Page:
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‘Reform election system before "car crash" occurs’

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Calls have been made for a debate to take place about reform of the voting process, amid concern that the existing paper-based system is inefficient, deters younger voters and is vulnerable to fraud.

Professionals involved in elections used a debate at the Society of Local Authority Chief Executives & Senior Managers summit in Bournemouth to warn of an impending “car crash” in coming years due to polling placing an intensifying burden on council staff, leading to a greater likelihood of difficulties.

Jo Miller, Doncaster MBC’s chief executive, said: “The system is knackered. I look at the demands on staff and the decreasing resources and we still have these old fashioned elections.”

Ms Miller, who is Solace’s deputy elections spokesperson, called on senior officers to avoid a ‘more of the same’ attitude on electoral administration, adding: “We are responsible professionals and if we don’t lead this debate which brings about change there will be a car crash.”

She urged consideration of reforms, including regional or sub-regional partnerships taking over election administration, and said the election by thirds system under which many councils hold polls each year was unnecessarily costly – axing it saved her council £220,000 annually.

Mark Heath, Southampton City Council’s director of place and one of the country’s most experienced returning officers, urged officers not to “wait until the car crash” before considering reform.

In reference to staffing cuts, he said: “It places a massive capacity issue for me as a returning officer. A lot of the people that I have used at polling time have gone or are going. This raises the question of should we [as a council] be the people [overseeing elections] in five or 10 years’ time.”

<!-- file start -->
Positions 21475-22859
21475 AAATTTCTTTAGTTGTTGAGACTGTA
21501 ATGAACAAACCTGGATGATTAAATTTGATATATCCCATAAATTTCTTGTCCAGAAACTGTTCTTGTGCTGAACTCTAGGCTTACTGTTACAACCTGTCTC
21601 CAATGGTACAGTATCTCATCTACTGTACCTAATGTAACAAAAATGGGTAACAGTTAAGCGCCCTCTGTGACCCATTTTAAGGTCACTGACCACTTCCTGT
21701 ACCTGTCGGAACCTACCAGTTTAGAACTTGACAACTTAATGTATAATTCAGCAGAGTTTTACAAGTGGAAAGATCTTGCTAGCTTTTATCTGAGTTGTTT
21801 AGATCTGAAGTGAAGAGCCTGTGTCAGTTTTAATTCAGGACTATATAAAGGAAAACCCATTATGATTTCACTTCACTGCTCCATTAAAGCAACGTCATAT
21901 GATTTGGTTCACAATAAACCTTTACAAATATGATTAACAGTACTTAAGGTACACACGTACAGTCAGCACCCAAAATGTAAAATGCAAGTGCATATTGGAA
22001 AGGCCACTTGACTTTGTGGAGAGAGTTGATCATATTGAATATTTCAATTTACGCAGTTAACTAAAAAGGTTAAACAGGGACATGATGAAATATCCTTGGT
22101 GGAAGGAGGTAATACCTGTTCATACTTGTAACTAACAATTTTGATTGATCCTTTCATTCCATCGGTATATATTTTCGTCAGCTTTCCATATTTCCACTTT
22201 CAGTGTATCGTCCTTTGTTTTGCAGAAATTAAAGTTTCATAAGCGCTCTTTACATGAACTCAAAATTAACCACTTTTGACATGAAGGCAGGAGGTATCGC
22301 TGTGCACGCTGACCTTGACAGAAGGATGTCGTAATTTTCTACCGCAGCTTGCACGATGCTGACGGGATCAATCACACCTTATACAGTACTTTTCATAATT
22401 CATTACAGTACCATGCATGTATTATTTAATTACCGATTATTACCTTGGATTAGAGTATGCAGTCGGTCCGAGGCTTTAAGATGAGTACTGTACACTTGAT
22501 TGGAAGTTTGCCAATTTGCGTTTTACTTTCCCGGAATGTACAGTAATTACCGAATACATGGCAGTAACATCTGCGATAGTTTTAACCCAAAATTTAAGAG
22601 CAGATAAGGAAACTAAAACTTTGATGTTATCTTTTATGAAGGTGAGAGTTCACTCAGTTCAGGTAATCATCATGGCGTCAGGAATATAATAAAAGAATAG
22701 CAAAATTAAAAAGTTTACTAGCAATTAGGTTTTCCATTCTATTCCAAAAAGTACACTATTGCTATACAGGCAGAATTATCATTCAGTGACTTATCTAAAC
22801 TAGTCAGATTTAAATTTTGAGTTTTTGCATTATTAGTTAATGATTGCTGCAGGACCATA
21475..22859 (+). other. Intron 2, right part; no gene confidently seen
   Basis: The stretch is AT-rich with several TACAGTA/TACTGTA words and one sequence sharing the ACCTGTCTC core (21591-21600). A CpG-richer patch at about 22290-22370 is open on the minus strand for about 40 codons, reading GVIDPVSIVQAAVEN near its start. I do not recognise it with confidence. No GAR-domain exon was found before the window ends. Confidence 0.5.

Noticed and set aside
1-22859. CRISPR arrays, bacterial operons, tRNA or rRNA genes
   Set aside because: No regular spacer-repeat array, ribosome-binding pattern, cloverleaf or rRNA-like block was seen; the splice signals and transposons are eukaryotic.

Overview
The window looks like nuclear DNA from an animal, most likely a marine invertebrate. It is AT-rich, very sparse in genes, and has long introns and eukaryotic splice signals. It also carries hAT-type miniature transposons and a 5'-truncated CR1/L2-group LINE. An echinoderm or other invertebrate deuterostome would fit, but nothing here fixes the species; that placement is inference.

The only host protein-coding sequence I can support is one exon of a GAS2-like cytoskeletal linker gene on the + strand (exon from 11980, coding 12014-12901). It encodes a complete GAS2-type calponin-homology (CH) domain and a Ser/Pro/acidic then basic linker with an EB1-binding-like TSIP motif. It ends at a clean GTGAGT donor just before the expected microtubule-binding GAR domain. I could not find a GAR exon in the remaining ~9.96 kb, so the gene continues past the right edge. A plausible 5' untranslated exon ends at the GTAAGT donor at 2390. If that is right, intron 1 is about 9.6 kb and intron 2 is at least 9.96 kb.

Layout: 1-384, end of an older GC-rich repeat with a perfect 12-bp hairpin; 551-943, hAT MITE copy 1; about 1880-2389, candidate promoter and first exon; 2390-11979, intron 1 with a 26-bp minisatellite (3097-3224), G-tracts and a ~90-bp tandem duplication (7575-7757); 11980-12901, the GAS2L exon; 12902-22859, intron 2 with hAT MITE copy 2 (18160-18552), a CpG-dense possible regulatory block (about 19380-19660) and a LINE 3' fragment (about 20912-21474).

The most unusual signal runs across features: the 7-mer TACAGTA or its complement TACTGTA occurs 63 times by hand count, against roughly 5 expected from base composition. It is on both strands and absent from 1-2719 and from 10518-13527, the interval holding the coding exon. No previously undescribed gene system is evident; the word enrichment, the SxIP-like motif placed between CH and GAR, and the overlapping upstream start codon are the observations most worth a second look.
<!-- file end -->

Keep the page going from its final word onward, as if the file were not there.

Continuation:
He described election by thirds as a “huge waste of money” and also mooted mandatory voting or the offering of discounts on taxes for people who voted.

Mr Heath, who officiated over his first election in 1990, was particularly scornful of those who wanted night-time election counts to continue.

“The people who are responsible [for counts during the night] are like the walking dead. I despair when people say it’s part of the theatre of the elections process.”

Mr Heath said overseas voters wanting postal votes often only received their voting papers after polls had taken place. Although he said he had some doubts about digital voting, he suggested e-voting could be trialled with this group of the electorate.

Luton BC chief executive Trevor Holden advocated digital voting with the savings made used to send staff out to help prospective voters who may be deterred by a digital system, such as the elderly. Digital voting could be trialled in parish polls, he suggested, with the technology potentially meaning it is in future easier to hold local referenda on many issues.

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